Macaroni Fashion

First of all, a thank you to Tony (and now Grammy) Award winner and creator and star of the musical Hamilton, Lin-Manuel Miranda for posting about this topic on Facebook. (Great Job at the Grammy’s by the way!) To go along with our theme of the Handwoven Celebrations Weaving Challenge, this week’s BeWeave It focuses on fancy fashion–because if you’re going to celebrate you might as well do it in style, and 18th century macaronis knew how to do just that. First off, we’re not talking pasta–macaronis were English men who were fashionable to the extreme. Drawings of macaronis from the time period usually have on massive wigs that have been elaborately coifed and exquisitely–and elaborately–tailored coats and breeches. The name does come from the pasta, though. Young men who had been to Italy and discovered the joys of macaroni (something mostly unheard of in England at the time) would be said to be part of “the Macaroni Club” and refer to anything fashionable as being “macaroni.” And before you ask, this is indeed the macaroni referred to in “Yankee Doodle Dandy,” the joke being that only a Yank would think that by merely putting a feather in his hat he was pulling off macaroni fashion.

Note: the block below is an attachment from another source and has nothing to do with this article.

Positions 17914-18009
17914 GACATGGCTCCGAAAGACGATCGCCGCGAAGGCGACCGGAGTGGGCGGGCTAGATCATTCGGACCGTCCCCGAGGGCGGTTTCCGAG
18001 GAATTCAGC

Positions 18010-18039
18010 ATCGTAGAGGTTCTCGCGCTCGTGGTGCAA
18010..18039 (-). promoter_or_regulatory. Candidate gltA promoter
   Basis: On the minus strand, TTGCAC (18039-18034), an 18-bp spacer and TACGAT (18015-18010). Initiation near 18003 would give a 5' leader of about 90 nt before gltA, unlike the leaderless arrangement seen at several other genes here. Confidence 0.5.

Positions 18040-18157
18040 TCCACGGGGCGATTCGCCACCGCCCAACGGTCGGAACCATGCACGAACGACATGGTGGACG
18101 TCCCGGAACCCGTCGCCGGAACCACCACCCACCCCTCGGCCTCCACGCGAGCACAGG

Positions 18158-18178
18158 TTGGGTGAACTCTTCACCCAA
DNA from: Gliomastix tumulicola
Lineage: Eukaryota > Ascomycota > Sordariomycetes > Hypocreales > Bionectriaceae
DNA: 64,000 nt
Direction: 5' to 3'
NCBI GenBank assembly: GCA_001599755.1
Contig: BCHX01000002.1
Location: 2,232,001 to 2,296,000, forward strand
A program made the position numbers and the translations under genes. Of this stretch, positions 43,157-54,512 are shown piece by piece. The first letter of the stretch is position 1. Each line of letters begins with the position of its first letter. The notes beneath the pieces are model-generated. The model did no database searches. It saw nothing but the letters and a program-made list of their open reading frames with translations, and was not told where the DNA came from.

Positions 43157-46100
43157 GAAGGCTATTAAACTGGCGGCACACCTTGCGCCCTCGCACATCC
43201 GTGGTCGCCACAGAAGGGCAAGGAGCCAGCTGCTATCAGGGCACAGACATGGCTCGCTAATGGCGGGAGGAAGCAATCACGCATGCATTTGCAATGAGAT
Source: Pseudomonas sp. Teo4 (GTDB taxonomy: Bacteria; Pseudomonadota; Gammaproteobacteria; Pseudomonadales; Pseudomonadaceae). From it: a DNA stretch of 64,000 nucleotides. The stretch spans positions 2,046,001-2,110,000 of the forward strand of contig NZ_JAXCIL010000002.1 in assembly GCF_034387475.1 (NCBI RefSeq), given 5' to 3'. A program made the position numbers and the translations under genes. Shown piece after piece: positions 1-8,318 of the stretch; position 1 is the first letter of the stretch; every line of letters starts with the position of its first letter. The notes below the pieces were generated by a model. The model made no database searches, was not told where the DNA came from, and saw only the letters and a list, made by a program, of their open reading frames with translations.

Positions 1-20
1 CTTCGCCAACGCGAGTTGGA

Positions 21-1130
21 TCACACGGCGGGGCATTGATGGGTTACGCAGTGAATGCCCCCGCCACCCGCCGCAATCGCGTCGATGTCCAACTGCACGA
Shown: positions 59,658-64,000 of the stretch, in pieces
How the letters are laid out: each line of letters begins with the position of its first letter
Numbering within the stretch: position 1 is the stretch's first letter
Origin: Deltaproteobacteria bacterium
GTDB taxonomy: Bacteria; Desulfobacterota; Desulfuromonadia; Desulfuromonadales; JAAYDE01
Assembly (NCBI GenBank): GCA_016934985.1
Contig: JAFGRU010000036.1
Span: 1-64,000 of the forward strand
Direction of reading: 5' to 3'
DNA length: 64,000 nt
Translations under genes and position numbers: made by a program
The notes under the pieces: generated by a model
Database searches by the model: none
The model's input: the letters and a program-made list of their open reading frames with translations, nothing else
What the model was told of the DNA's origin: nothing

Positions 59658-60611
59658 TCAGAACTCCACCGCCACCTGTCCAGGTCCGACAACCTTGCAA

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Christina Garton

About Christina Garton

I'm Associatet Editor for Handwoven where I get to interact daily with all sorts of wonderfully creative people. I'm obsessed with twill and weaving dishtowels, although I'm also in love with deflected doubleweave. When I'm not weaving twill towels, I love to try out new fibers and structures and blog about it as I go!

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